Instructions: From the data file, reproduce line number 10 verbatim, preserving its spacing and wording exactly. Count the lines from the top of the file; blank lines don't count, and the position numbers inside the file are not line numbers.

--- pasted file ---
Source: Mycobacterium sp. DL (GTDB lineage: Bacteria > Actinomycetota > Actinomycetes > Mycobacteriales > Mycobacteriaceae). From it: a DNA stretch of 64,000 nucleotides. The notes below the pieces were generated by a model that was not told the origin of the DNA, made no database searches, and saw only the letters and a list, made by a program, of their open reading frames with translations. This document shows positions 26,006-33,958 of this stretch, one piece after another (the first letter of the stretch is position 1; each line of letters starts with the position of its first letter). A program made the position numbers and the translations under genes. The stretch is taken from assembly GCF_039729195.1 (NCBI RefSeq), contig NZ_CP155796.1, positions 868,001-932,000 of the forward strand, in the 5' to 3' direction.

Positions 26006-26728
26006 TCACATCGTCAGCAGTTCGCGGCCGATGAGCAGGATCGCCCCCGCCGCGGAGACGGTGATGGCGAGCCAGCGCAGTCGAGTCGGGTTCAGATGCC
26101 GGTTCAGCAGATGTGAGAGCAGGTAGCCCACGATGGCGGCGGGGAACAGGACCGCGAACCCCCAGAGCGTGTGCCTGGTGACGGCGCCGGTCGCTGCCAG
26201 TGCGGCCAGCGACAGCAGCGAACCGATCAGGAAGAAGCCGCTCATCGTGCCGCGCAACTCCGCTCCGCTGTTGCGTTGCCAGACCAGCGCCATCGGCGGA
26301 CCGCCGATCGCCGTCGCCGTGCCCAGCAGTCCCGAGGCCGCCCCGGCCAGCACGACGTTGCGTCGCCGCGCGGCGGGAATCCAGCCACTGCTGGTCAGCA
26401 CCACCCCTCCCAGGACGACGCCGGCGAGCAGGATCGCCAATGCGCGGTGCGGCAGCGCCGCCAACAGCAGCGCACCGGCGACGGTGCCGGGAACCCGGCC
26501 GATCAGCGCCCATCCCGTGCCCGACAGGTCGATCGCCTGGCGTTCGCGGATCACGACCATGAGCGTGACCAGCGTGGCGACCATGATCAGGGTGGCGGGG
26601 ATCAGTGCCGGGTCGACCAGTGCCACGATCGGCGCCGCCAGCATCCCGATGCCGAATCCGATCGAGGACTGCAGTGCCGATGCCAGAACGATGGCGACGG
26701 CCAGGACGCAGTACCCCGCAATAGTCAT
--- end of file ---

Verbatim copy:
26701 CCAGGACGCAGTACCCCGCAATAGTCAT